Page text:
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Acclaimed Swiss conductor dies at 82

During his long career, Peter Maag was guest conductor for numerous symphony and opera orchestras Keystone

The Swiss conductor Peter Maag, whose international career included critically acclaimed recordings with the London Symphony Orchestra, has died at the age of 82.

This content was published on April 17, 2001 - 12:43

Born in the city of St Gallen, Maag's first chosen fields of study were literature and philosophy. "Then he wanted to become a pianist and was a pupil of Alfred Cortot," says René Karlen, director of the Bern Symphony Orchestra. "He really wasn't sure what to do at this stage of his life."

But fate was to lend a hand in the form of maestro Wilhelm Furtwängler, who recognised Maag's musical talent and potential and encouraged him to take up the conductor's baton.

A conductor at opera houses in Düsseldorf and Bonn in the 1950s, he became internationally known in the 1960s after a series of recordings of works by Mendelssohn and Mozart with the London Symphony Orchestra.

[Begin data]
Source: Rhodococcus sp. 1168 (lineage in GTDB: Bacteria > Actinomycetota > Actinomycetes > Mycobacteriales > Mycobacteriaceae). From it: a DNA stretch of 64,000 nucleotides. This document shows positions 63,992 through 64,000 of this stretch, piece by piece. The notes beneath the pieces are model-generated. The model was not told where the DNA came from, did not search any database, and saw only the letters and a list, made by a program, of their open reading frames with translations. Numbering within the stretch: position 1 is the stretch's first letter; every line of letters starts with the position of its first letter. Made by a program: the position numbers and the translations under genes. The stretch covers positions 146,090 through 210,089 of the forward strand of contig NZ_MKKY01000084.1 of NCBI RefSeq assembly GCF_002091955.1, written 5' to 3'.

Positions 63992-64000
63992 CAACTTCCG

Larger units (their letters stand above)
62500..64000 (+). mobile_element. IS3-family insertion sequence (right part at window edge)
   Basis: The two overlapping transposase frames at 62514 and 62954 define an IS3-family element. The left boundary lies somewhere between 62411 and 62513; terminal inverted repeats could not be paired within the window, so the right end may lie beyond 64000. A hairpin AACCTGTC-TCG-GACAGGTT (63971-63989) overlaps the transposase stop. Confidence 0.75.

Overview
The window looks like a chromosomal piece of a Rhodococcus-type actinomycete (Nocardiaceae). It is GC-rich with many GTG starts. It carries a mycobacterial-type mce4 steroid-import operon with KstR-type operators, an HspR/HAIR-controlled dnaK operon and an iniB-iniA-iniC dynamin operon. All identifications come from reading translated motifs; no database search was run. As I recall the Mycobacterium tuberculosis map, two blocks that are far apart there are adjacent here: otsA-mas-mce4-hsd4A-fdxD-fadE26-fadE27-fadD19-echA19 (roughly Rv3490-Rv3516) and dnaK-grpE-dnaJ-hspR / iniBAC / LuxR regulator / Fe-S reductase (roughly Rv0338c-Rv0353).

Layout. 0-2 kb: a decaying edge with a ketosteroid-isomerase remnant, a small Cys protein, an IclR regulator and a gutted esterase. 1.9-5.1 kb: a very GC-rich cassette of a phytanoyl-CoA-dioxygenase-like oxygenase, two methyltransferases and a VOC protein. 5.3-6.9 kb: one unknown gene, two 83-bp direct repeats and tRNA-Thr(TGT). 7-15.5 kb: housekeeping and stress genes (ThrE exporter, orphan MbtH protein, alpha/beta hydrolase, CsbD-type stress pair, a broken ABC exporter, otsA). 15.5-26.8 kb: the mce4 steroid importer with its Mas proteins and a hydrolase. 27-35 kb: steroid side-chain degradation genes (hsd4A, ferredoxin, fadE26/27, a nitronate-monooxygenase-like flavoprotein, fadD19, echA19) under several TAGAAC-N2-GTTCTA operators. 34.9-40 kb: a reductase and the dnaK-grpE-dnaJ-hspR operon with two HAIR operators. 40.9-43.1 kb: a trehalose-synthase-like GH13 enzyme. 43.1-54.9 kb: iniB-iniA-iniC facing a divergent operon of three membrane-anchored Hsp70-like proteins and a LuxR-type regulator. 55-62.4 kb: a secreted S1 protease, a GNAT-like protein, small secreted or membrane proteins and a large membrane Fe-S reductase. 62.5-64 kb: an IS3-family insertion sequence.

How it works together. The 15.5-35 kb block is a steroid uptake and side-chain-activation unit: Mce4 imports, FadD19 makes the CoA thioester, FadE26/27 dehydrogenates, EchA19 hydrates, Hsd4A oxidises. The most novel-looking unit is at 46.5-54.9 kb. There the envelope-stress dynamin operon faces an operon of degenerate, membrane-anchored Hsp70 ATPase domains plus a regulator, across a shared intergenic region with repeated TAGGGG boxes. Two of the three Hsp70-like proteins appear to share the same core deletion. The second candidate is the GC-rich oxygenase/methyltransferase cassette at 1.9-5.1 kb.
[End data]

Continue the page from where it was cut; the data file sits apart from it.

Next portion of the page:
Maag also served as artistic director or chief conductor in theatres across Europe, including the Volksoper in Vienna.

At the height of his fame, he decided to take a break and spent two years meditating in a Tibetan monastery. "I decided it was time to retire because I was having too much success," Maag said later. "Those two years spent meditating and praying in a small cell purified my soul."

It proved to be only a temporary retirement. After returning to Europe, he served as chief conductor of the Bern Symphony Orchestra for seven years. But Maag's later years were spent mostly in Italy, where he was in great demand as a guest conductor, especially of works by Mozart.

In 1989 he co-founded a workshop for young conductors and composers in Treviso, in the Veneto region. His death, in Verona, followed a long illness.

by Richard Dawson

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